Nearly 1 in 4 Israelis will be ultra-Orthodox by 2050, study says
National Economic Council says Haredi Jews will make up 3.8 million of projected 16 million Israelis in 30 years, thanks to community’s high birth rates
JTA — Nearly one quarter of Israel’s population will be ultra-Orthodox by the year 2050, according to projections by Israel’s National Economic Council.
Israel’s current population of 9.2 million is expected to grow by 70 percent to nearly 16 million by 2050. Of those 16 million, about a quarter, or 3.8 million, are projected by Israel’s National Economic Council to be ultra-Orthodox.
Ultra-Orthodox Jews will account for close to a third of Israel’s Jewish population.
The Arab population will climb to 3.24 million, and continue to account for roughly 20% of the total population.
The new population figures point to a future in which Israel’s Jewish population continues to make up about 80% of the national population but in which that Jewish population skews far more heavily ultra-Orthodox than before.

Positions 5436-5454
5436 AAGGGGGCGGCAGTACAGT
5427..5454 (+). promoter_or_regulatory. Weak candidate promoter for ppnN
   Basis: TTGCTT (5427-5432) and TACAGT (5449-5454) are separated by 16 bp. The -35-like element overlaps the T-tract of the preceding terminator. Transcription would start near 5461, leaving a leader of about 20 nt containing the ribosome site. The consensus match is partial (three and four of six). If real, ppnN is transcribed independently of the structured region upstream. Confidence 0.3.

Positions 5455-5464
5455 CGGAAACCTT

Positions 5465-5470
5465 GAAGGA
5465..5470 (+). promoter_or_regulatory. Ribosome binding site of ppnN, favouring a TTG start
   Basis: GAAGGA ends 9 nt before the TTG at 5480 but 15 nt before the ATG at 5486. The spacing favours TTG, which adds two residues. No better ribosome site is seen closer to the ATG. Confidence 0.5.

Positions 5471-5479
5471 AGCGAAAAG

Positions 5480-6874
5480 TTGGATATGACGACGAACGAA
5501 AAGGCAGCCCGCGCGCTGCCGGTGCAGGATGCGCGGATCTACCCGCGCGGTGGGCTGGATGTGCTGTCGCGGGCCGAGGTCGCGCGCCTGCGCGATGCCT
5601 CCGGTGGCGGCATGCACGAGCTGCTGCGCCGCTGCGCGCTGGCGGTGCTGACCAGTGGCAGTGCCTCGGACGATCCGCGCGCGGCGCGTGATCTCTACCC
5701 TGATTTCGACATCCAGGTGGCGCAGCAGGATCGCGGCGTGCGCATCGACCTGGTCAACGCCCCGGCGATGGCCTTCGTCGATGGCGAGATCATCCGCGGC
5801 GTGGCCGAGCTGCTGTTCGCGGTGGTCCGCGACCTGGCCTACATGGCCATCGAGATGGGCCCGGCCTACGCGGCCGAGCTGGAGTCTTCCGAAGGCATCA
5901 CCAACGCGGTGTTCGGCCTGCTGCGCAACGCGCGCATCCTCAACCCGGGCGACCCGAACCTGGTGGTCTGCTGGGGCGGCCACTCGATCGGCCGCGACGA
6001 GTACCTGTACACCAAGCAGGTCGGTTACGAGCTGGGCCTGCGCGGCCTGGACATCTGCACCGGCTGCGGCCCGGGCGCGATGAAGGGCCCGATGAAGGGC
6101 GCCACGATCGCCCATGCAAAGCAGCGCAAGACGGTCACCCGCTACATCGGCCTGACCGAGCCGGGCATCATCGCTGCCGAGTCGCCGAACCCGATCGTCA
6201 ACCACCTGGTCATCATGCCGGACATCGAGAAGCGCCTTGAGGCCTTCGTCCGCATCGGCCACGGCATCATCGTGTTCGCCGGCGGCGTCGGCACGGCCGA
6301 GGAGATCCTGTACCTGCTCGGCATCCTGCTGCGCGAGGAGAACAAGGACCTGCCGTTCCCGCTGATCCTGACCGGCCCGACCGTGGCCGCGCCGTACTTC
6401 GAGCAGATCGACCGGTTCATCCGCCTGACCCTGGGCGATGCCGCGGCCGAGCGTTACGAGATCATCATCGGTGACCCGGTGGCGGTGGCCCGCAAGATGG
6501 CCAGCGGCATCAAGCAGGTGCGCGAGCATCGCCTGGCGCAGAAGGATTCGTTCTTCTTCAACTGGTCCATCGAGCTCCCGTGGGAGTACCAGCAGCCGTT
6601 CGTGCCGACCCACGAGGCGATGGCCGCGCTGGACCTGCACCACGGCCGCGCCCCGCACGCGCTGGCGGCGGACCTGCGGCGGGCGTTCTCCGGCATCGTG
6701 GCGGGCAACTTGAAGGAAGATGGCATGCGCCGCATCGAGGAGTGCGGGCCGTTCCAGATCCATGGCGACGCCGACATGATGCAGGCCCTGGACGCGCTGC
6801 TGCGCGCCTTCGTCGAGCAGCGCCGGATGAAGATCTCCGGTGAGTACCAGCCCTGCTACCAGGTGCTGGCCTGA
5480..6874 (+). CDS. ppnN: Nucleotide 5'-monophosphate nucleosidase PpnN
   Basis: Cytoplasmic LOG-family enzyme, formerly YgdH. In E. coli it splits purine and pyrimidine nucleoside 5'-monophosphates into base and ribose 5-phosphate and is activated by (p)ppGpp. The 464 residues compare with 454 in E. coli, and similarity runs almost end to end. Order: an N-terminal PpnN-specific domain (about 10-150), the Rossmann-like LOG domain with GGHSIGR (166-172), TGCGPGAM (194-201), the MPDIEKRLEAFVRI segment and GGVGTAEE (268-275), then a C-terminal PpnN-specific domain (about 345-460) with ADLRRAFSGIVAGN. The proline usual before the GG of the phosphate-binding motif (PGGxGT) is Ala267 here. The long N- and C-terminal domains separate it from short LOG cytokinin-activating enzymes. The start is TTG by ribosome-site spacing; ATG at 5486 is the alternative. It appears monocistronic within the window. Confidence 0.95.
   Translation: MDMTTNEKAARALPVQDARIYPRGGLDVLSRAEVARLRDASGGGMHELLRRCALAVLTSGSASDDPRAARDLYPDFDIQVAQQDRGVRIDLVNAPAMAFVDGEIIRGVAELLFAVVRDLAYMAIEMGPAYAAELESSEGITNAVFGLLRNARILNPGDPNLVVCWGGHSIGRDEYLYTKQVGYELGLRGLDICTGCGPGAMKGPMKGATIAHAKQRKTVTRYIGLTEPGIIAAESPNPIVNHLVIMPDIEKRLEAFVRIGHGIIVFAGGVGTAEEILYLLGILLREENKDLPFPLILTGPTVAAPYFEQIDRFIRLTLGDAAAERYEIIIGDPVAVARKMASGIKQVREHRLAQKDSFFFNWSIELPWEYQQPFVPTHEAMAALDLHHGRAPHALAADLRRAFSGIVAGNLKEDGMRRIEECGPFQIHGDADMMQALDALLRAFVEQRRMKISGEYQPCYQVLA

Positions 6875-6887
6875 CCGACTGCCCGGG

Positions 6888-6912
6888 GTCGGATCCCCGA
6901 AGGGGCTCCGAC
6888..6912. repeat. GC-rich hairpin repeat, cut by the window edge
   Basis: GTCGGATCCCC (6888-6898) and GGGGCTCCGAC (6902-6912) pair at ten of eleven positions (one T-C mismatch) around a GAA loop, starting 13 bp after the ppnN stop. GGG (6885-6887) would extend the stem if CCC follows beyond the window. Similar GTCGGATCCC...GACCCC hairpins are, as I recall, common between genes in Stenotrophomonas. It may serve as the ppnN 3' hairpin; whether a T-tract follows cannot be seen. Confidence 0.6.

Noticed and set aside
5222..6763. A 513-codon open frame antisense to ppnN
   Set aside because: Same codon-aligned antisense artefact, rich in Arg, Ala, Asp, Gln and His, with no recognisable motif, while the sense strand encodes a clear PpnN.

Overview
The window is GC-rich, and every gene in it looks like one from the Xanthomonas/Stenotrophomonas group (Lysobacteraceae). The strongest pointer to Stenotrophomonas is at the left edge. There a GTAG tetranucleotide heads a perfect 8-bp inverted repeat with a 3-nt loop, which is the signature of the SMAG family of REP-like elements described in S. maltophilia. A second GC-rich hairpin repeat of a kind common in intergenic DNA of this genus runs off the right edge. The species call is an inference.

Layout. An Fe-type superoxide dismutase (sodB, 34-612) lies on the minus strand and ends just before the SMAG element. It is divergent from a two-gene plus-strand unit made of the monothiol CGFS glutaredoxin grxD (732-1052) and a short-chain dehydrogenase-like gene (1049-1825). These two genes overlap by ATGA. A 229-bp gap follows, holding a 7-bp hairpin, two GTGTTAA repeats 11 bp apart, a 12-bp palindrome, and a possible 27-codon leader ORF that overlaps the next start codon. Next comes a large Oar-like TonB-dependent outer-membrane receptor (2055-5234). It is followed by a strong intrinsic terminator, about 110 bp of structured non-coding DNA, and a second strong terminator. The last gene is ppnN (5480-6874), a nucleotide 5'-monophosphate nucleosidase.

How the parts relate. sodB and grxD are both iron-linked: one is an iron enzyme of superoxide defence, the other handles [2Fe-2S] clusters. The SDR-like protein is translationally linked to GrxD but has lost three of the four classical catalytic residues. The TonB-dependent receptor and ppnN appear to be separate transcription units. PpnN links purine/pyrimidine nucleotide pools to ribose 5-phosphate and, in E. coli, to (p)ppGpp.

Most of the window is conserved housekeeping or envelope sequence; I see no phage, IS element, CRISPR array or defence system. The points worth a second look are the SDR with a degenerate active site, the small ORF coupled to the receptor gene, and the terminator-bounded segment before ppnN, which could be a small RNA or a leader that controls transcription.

Currently, Israel’s ultra-Orthodox population makes up 12.6% of the population. By 2050, that figure will rise to 24% of the total population, the council said.
Most of that growth will result from the ultra-Orthodox community’s birth rate of 6.7 children per woman, far higher than non-ultra-Orthodox Jewish families. Across all sectors of the population, Israelis ages 19 and younger will make up over a third of the population.
Most of Israel’s ultra-Orthodox Jews are expected to remain concentrated in Jerusalem and its surrounding area, as well as in the city of Beit Shemesh. But the ultra-Orthodox population is also projected to grow in Israel’s south, where a new ultra-Orthodox city is being planned, as well as to a smaller degree in the north.
Tel Aviv and its surrounding cities and suburbs will continue to be the most highly populated area of the country. That area will also see a major increase in the number of elderly people, with the number of people over the age of 65 approximately doubling.
The country’s population growth across all sectors is projected to place greater demands on the country’s housing stock, already considered to be insufficient for the current population’s needs, as well as transportation systems and education system.
The study, an update of one released in 2017, was published in August, and was reported on by Haaretz this week.
Times of Israel staff contributed to this report.